Margaret Dornaus has put together another wonderfully moving tribute to those loved ones we have lost, on her Haiku-doodle blog, to commemorate Day of the Dead. Click on the link above to read her full post, including a haiku and tanka of mine, and three collaborative haiga I did with Kirsten Cliff (our very first!)




her altar set
for family and friends . . .
each calavera
flickering light that sparks
all of our memories

               –Margaret Dornaus

Once again, I’m privileged to share several images and small poems or calaveras (“skulls”) contributed by my friends and fellow poets for my annual Día de los Muertos posting.  Thank you all for the generosity of your contributions.  I hope you enjoy these offerings as much as I do.


cemetery pines
whispering among the needles
the gentlest of songs

this way and that
the oil lamp flickers–
unmarked grave

the last cigarette
before the aneurysm bursts–
pale moon

–Stella Pierides

this is no
ordinary prayer
that moves me to tears
of my mother’s death

     Pamela A. Babusci, The Temple Bell Stops , 2012

haiga by Cara Holman & Kirsten Cliff


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Gone Before

As I head into my tenth month (yes, it really has been that long!) of writing to NaHaiWriMo prompts, I’ve given some thought to what I have gotten out of the daily practice of writing haiku in community. And the thing that repeatedly pops into my head is the shared sense of community. And so it is always pleasing to me when I have the opportunity to interact with other haiku poets I have met online, whether that interaction is as simple as clicking the Like button on their haiku, commenting on each other’s haiku or blogs, emailing, chatting real-time online, writing collaborative renray or rengay online, or finally meeting in person at haiku conferences and retreats.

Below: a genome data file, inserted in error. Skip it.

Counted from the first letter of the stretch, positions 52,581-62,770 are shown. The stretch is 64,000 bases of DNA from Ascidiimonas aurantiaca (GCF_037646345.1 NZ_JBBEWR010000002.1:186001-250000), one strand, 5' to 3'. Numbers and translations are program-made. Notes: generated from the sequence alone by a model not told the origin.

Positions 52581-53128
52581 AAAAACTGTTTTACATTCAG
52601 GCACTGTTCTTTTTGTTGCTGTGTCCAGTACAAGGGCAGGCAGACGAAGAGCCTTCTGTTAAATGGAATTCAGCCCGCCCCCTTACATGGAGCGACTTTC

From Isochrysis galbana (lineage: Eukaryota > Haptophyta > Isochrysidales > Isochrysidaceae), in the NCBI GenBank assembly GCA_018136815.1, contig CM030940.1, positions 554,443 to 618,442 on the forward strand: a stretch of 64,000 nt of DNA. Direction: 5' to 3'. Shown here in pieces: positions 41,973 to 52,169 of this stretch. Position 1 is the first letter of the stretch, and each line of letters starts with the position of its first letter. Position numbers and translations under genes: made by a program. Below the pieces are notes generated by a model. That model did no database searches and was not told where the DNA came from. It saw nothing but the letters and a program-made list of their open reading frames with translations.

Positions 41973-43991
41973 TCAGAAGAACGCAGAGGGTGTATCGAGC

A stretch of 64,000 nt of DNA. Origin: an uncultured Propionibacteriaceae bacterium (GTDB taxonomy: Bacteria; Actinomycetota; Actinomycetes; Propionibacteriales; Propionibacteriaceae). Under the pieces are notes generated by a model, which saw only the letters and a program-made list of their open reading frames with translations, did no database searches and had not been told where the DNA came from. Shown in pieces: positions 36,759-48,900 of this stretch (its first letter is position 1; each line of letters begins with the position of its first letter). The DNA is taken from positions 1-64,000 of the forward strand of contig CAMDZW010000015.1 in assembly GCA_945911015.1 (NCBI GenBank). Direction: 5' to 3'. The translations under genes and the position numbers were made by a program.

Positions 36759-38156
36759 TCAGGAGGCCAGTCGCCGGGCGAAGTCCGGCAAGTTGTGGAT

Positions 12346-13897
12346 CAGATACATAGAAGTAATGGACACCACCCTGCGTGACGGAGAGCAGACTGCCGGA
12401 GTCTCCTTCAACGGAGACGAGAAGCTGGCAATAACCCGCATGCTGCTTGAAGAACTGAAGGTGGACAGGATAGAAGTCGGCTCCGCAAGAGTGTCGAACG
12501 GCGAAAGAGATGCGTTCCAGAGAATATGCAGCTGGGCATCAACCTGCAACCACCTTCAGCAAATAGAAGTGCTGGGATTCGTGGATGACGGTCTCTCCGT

It is particularly fun to have the opportunity to contribute to collaborative posts on other blog, as I have been able to do three times so far this year, first with Melissa Allen’s Dragonfly Dreams post (on Red Dragonfly), Aubrie Cox’s Tea with Trolls post (on Yay Words!), and most recently, Margaret Dornaus’ Day of the Dead post (on Haiku-doodle), which honors those who have gone before. When I see my work alongside that of those I have come to admire, I realize anew that the whole is often more than the sum of its parts.